This is how Porsche makes it impossible for its customers to sell their cars (and for good reason)

It is impossible for buyers in the US to sell a 911 S/T in the first year

There are always people who still want to keep control of their old home after selling their house: 'Those purple-green tiles in the bathroom were really expensive, I would leave them alone. You'll regret taking that gastrodia agnicellus out of the garden.' Logically, there is some sentimental value in those bricks. And it's not just people who have difficulty letting go; Big companies like to decide what you do with their products. For example, Porsche came up with a way so that customers cannot resell their cars.

This time we're not talking about the 'right to repair' movement where conglomerates try to control where you fix your stuff. No, this time it's Porsche who is fed up with people buying cars for the sole purpose of selling them for a profit. The German brand wants to sell cars to enthusiasts who cherish the cars. They have come up with something about that in the US.

Anyone who is one of the 1,963 lucky people in the US who can buy a 911 S/T does not immediately become the owner of their special model. No, the car remains the property of Porsche USA for the first year and the customer can then lease it, The Drive reports. Because the car does not officially belong to the buyer at that time, he or she cannot quickly resell the car.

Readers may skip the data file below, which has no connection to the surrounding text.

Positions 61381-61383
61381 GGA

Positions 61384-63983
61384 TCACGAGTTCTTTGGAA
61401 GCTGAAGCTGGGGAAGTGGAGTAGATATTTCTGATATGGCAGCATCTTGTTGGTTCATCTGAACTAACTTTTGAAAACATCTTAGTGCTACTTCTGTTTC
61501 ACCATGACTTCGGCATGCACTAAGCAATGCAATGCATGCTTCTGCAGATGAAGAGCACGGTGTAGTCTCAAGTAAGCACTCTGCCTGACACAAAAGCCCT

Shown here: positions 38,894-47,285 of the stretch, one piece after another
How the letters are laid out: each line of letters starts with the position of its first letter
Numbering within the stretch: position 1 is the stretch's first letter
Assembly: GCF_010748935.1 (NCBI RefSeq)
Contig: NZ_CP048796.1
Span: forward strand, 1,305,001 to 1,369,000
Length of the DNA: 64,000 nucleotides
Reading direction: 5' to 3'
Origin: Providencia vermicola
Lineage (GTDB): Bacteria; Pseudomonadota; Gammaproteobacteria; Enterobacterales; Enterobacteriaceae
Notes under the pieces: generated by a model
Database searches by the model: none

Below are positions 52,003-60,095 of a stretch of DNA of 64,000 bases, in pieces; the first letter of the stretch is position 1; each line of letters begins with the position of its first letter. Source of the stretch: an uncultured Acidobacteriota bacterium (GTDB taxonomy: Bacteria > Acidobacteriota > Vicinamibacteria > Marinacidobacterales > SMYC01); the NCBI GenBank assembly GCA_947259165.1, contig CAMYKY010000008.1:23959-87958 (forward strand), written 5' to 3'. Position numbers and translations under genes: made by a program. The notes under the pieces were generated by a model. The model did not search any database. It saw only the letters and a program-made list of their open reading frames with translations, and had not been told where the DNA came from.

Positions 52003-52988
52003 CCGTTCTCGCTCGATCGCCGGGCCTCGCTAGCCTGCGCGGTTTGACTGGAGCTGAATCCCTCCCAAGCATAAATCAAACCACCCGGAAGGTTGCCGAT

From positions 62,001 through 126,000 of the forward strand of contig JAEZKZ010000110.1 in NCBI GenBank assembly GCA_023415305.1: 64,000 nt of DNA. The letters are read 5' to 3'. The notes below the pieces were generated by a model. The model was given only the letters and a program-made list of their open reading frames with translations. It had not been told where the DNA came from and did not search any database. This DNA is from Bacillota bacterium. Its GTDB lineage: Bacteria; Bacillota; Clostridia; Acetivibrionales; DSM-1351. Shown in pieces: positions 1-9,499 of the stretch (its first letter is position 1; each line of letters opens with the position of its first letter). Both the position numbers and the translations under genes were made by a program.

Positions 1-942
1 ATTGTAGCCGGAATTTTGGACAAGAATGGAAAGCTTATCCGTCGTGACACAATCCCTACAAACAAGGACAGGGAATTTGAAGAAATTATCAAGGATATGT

Only resell the Porsche 911 S/T after a year

After a year of leasing, the car is registered in the buyer's name. At that point, the owner is free to sell the 911 S/T and still make a little profit. Delivery in the US will not start until the spring of 2024, so you can expect the first second-hand cars in America in the spring of 2025. Would the hype then have subsided around the model? Or will you still pay cross-eyed?

In the US, the car costs $290,000 new, the equivalent of 277,000 euros. That is still a lot less than the price in the Netherlands, where it costs at least 411,200 euros. It might be cheaper for Dutch customers to wait a while and start shopping in America in 2025. Or will the prices be much higher?

Porsche is not the first to ban resale

Other car brands also struggle with customers who want to sell the cars directly for a nice profit. Ford required everyone who bought a GT to sign a contract stating that they would only sell the car after a certain period of time. Actor John Cena (tudududuuu) put his car up for sale anyway and found out in court that the contract was not a bluff. He ultimately had to pay a settlement to Ford.